case law from Texas courts applying the statute's
preemption provision.” Embarcadero Techs., Inc. v.
Redgate Software, Inc., 1:17-CV-444-RP, 2018 WL 315753,
at *2 (W.D. Tex. Jan. 5, 2018). But the purpose of TUTSA
preemption is to “prevent inconsistent theories of
relief for the same underlying harm by eliminating
alternative theories of common law recovery which are
premised on the misappropriation of a trade secret.”
Id. (quoting Super Starr Int'l, LLC v. Fresh
Tex Produce, LLC, 531 S.W.3d 829, 843 (Tex. App.-Corpus
Christi 2017, no pet.)). Consistent with that purpose,
“[m]ost courts considering [the scope of TUTSA
preemption] have determined [that the] UTSA was intended to
preempt all claims based upon the unauthorized use of
information.” Id. (quoting 360 Mortgage
Group, LLC v. Homebridge Financial Servs., Inc., No.
A-14-CA- 847-SS, 2016 WL 900577, at *8 (W.D. Tex. March 2,
2016)). So, faced previously with the question of
whether TUTSA preempts claims based on the unauthorized use
of confidential information that was not a trade secret, this
Court held that it does. Id. at *2-*4 (rejecting the
contention that “a breach of fiduciary duty claim is
not preempted by TUTSA when it alleges the improper taking of
confidential information that does not qualify as a trade
the same approach to TUTSA preemption here, the Court finds
that ScaleFactor's conversion and HACA claims are both
preempted. ScaleFactor alleges that Sharrow and Millet
destroyed and copied company data before leaving. (Compl.,
Dkt. 1, at 15-16, 18-19). Before his termination, Sharrow
allegedly performed a “factory reset” of his
laptop, rendering the data on the laptop “permanently
unrecoverable.” (Id. at 15). It is not alleged
that all such data was trade secret information. (See
id.). Millet, meanwhile, copied company documents to a
personal hard drive, some of which included trade secret
information. (Id. at 18). He later destroyed that
hard drive. (Id. at 19). Finally, Sharrow and Millet
are each alleged to have deleted documents from
ScaleFactor's server and emails from his corporate
account. (Id. at 15, 18). The deleted documents and
emails are alleged to contain company information but not
necessarily trade secrets. (See id.).
conversion claim is based on these alleged acts of
destruction and copying. (See id. at 39-40
(“Sharrow and Millet are liable to ScaleFactor for
conversion of ScaleFactor's property due to their
unauthorized destruction, copying, and retention of
ScaleFactor property”)). According to ScaleFactor,
Sharrow and Millet unlawfully assumed control over
ScaleFactor property by wiping Sharrow's laptop, copying
Millet's documents to his hard drive, and deleting their
emails. (Id. at 39). ScaleFactor argues that these
actions constitute conversion and argues that some of the
converted property is “entirely independent from the
trade secrets at issue” in this case. (Resp., Dkt. 28,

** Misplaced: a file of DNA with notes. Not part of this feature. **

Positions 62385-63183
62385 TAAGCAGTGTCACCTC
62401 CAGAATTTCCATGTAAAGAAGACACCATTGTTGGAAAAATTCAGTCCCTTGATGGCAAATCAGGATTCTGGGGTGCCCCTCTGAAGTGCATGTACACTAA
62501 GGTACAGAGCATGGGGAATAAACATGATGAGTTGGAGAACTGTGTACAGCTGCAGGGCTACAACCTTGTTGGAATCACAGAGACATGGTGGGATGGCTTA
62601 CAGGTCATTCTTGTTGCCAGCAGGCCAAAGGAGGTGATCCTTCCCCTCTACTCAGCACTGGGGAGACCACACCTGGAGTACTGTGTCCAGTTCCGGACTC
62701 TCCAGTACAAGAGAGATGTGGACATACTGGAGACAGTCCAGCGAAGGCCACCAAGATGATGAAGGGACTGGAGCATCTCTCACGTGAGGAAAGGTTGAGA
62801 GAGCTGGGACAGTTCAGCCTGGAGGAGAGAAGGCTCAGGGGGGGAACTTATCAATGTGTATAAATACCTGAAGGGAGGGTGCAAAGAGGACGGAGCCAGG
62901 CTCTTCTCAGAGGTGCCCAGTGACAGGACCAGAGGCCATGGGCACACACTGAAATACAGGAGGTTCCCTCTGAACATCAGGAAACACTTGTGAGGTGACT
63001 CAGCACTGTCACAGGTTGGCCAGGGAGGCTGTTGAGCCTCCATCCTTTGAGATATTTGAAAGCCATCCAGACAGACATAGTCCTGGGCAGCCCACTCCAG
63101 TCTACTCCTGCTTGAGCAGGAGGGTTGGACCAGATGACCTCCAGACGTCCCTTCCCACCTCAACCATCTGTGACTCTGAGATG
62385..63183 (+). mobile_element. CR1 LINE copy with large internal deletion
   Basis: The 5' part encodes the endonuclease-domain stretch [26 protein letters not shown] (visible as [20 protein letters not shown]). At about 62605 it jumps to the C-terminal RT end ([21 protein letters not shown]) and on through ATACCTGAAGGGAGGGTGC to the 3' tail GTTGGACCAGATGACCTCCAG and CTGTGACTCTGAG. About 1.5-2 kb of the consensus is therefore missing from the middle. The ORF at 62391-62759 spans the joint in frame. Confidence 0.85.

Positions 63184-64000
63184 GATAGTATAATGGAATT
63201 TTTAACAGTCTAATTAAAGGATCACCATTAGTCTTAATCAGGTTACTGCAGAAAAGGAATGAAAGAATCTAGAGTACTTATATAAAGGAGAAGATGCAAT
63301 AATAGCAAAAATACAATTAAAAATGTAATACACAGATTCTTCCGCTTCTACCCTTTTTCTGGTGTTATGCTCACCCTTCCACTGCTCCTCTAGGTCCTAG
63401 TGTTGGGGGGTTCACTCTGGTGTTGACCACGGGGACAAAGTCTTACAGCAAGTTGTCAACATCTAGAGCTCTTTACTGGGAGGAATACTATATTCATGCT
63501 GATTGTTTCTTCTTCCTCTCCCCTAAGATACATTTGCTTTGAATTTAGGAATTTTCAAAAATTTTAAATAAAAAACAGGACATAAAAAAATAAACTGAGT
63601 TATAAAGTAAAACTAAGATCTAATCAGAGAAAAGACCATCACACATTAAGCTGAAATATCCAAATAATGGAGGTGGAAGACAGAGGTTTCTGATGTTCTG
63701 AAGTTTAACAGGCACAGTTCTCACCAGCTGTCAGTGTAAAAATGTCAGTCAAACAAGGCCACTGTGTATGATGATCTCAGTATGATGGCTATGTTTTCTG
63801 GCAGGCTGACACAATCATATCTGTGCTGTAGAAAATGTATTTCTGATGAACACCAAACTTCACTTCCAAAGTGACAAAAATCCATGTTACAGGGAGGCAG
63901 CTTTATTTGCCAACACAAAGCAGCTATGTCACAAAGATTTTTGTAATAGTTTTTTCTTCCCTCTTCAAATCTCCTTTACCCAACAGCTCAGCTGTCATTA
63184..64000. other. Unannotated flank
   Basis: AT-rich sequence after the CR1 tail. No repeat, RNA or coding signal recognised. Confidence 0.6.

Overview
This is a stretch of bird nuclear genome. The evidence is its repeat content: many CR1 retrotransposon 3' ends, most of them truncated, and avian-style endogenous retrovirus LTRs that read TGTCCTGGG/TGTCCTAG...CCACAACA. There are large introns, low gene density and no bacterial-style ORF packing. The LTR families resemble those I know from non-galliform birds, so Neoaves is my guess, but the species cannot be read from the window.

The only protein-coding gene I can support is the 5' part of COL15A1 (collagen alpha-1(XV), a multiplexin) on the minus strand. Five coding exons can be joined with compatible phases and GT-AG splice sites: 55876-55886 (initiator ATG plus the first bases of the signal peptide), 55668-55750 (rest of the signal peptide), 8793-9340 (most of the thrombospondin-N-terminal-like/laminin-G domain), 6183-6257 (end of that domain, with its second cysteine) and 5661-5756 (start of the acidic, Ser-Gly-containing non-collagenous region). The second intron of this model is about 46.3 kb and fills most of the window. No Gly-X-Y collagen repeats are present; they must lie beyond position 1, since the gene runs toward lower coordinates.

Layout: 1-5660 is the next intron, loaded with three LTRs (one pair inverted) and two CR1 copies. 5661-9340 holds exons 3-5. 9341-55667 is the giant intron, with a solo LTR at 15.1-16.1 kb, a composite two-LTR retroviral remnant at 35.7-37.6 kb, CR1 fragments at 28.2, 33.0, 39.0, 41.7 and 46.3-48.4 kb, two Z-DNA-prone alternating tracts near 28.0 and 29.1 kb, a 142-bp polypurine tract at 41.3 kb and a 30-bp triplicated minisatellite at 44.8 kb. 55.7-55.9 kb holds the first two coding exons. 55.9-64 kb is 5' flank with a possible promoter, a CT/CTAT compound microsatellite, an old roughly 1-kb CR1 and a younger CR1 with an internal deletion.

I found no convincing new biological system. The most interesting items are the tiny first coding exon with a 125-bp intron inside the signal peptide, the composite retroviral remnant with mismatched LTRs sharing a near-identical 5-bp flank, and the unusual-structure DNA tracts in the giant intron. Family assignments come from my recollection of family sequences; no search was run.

at 8; see also Compl. Dkt. 1, at 39). But as the
Court found in Embarcadero, a tort claim is
preempted by TUTSA if it is “based on the unauthorized
use of information”-trade secret or not.
Embarcadero, 2018 WL 315753, at *2 (quoting 360
Mortgage Group, 2016 WL 900577, at *8). And here,
ScaleFactor's conversion claim is fundamentally concerned
with the unauthorized acquisition (and later destruction) of
company information, some but not all of which is
trade-secret. (See Compl., Dkt. 1, at 25 (alleging
that “Sharrow's deliberate destruction of all data
residing on his company laptop is evidence of his
misappropriation of ScaleFactor's trade secrets”)).
Indeed, ScaleFactor alleges that its conversion damages
include the “loss of confidential, proprietary, and
trade secret information.” (Id. at 40).
Because ScaleFactor's TUTSA and conversion claims each
“stem from the same underlying harm-the taking of
[ScaleFactor's] confidential information”-its
conversion claim is preempted by TUTSA. Embarcadero,
2018 WL 315753, at *3.
same is true for ScaleFactor's HACA claim. Like
ScaleFactor's conversion claim, its HACA claim is based
on Sharrow and Millet's destruction or copying of company
data. ScaleFactor alleges that the defendants “accessed
ScaleFactor's computers . . . for the purpose of
destroying ScaleFactor's information, unauthorized
copying and retention of ScaleFactor's information, and
misappropriation of ScaleFactor's confidential,
proprietary, and trade secret information.” (Compl.,
Dkt. 1, at 39). It clarifies that Sharrow and Millet's
access to its computer network was “not for the purpose
of permitting [them] to destroy, copy, retain, and
misappropriate ScaleFactor's confidential, proprietary,
trade secret, or other information.” (Id.).
Like its conversion claim, ScaleFactor's HACA damages
include the “loss of confidential, proprietary, and
trade secret information.” (Id.). Once again,
the harm stemming ...